Ironically, worrying about a downturn can invoke one. If people are anxious about losing their jobs, they may spend less and save more. This results in less money flowing to businesses and the Government via tax. If businesses lose income then they will have less money to spend on production, so they may have to cut jobs etc.

Is any segment of the economy recession-proof?

People change their spending habits at all stages of the economic cycle and, for obvious reasons, tighten their belts during a recession.

How well a particular industry does during a recession depends, to some extent, on what caused the recession. For example, when unemployment is high, people may still choose to go on holiday, but instead of travelling overseas they might take a cheaper holiday in the UK. However, the current economic problems have partly been caused by COVID which, for a long period, removed our ability to leave the house except to obtain essential items or for short periods of exercise. This has meant that even the UK holiday destinations have taken a massive hit.

People cut back their spending in various ways. They can stop buying things completely (eg decide not to upgrade electronics) or they can buy fewer things (eg clothes). They can also modify their spending habits. For example, people can’t live without food and there is only so far they can go with cutting their supermarket spending. However, if they are accustomed to eating out and they don’t want to cook all the time, they might stop eating in restaurants and switch to the cheaper option of buying takeaways instead.

This is why fast food outlets often experience an increase in business during a recession. The COVID situation also saw many people buying more takeaways in a bid to help ensure local, independent businesses survived the pandemic.

What does recession mean for you?

Possible job insecurity/difficulty finding work

A manufacturing downturn can lead to a reduction in demand for labour. More people will be chasing fewer jobs.

Not being able to save

Unemployment will likely result in your having to dip into your savings. The Government will also do everything in its power to get you out of the house and spending money - see the August 2020 “Eat Out To Help Out” scheme and the reopening of many industry sectors amid the global pandemic.

Bargains to be had

Are there any bargains to be had during a recession? Assuming you have access to purchasing power, the answer is possibly.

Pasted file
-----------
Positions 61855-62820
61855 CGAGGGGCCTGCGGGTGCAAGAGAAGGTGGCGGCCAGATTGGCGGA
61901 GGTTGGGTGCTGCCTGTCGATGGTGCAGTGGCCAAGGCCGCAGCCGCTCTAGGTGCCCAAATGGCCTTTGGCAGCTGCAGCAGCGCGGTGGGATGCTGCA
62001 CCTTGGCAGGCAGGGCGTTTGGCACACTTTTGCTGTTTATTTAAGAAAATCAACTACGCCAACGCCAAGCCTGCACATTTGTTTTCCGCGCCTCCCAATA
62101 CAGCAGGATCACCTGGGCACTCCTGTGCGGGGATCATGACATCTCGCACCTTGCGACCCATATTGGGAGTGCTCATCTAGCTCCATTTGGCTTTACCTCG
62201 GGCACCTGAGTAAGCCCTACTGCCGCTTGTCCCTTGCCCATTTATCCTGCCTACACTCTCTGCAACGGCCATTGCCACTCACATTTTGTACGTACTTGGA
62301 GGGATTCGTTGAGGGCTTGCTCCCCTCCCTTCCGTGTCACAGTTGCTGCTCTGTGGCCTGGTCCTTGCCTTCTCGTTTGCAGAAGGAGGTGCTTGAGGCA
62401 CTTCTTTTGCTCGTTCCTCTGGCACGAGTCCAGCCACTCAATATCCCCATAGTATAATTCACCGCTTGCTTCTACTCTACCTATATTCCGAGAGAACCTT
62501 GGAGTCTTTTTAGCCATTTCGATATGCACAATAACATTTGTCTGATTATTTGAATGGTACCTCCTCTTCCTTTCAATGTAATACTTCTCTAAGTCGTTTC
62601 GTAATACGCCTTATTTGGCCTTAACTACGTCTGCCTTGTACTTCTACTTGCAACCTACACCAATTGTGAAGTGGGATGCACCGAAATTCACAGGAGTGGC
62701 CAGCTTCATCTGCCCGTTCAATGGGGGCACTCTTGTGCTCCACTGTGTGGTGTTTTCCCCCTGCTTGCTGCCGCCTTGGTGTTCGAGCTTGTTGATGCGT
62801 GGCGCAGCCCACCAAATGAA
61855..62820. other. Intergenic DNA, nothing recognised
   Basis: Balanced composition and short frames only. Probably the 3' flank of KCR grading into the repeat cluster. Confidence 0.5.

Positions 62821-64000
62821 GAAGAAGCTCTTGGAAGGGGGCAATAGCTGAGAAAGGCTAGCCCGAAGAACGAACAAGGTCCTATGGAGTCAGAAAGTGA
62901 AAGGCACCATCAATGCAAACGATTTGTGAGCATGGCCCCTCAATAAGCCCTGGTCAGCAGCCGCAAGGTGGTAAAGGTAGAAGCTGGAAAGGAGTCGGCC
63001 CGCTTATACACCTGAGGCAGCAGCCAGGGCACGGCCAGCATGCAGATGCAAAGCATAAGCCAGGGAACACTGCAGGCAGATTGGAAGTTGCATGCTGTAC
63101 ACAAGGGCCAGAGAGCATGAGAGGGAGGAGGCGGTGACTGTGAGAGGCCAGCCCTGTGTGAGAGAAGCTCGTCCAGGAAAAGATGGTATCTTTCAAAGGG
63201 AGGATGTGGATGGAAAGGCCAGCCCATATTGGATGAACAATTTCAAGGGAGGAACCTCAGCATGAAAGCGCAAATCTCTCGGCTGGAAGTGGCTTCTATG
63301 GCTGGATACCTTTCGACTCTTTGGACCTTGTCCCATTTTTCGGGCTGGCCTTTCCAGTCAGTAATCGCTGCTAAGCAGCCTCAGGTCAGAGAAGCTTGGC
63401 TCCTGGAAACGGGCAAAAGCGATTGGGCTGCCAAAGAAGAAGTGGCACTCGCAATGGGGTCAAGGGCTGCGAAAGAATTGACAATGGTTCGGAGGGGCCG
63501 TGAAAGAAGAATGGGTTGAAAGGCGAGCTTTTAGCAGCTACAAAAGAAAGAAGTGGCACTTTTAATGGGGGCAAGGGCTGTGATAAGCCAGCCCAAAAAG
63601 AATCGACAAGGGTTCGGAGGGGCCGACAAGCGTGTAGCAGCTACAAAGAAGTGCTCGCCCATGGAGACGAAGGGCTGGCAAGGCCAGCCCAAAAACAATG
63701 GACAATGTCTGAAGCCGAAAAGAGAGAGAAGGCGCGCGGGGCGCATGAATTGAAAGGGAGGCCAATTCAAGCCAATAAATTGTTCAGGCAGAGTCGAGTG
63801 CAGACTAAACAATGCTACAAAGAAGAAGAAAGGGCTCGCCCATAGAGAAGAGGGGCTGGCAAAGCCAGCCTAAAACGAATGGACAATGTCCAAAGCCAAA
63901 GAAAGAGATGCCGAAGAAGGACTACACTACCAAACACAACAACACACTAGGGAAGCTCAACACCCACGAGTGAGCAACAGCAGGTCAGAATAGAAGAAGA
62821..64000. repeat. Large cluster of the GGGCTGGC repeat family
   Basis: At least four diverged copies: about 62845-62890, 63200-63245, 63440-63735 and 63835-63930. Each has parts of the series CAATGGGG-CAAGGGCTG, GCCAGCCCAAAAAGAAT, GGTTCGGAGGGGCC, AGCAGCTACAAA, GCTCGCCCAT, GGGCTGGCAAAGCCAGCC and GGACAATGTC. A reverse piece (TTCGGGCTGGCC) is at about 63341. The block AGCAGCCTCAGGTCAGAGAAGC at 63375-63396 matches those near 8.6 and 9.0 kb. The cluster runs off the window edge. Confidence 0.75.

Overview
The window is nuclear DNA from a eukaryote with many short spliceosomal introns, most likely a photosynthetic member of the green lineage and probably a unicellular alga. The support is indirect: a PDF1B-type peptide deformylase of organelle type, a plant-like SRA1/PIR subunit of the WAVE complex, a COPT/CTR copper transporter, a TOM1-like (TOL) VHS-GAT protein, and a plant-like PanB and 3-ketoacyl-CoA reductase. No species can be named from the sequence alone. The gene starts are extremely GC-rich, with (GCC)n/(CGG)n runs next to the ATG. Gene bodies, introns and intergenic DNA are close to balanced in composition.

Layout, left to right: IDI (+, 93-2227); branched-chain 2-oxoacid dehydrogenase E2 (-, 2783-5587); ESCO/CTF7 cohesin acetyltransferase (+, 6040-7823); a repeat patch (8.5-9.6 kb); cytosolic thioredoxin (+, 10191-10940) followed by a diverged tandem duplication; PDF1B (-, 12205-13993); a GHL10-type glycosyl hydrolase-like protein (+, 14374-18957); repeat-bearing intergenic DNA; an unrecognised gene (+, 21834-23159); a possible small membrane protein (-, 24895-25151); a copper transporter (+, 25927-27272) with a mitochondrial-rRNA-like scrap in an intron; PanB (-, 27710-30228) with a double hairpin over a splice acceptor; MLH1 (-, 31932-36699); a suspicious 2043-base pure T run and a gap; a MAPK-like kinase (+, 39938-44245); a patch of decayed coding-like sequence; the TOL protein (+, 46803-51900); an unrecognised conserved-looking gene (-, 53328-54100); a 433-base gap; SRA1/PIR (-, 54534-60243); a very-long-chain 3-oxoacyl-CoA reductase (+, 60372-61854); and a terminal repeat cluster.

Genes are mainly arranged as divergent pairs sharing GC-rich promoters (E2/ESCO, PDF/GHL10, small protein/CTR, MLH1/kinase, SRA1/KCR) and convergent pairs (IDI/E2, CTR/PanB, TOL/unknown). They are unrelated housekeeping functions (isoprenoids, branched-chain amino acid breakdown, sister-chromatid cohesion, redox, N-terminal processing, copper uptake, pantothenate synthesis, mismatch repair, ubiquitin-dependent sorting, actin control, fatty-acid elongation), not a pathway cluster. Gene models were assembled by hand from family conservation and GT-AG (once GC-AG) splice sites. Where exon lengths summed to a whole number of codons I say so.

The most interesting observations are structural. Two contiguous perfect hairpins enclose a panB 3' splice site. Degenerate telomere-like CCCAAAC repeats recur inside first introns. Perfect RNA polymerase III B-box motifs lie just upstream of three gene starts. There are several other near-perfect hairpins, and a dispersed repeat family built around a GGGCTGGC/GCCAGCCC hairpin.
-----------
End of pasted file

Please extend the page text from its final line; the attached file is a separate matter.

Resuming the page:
Cheap stocks

You may be able to buy cheap stocks (although you need to bear in mind that gains may be negative, tiny or very slow).

Cheap credit

You may be able to get hold of cheap credit if the Bank of England reduces interest rates.

Cheaper goods in the shops

The cost of goods may reduce if the Government reduces sales tax in a bid to stimulate spending. The UK Government reduced VAT in July 2020 and December 2008. However, companies do not have to pass this saving onto customers.

Should you be worried?

Any time there is bad news about the economy, it’s always worrying. The current UK recession is the fourth one during my lifetime.

I don’t remember the first one (Q1 1980 - Q1 1981 inclusive). However, I clearly remember the second one, which began in Q3 1990 and, again, lasted five quarters. As a young person, this worried me a lot. I remember us being on a tight budget even before late 1990. I now realise this was probably partly because of sky high interest rates (14.8% at the start of the recession) and super-high inflation (9.5% in 1990; in 1992, the UK Government began setting and working towards an inflation target of 1% to 4%).

The third started in spring 2008 and, again, lasted for five quarters. By then, I was working and saving to buy a house. This downturn was scary for different reasons: several banks and old, established retail chains were going out of business.

As I suggested earlier, the belt-tightening often made necessary by a recession can actually make it worse. It is natural to be worried. Not everyone can pivot into a new career if they lose their job. However, as I also mentioned earlier, economies go through peaks and troughs. Therefore, at some point things will get better. Nothing lasts forever…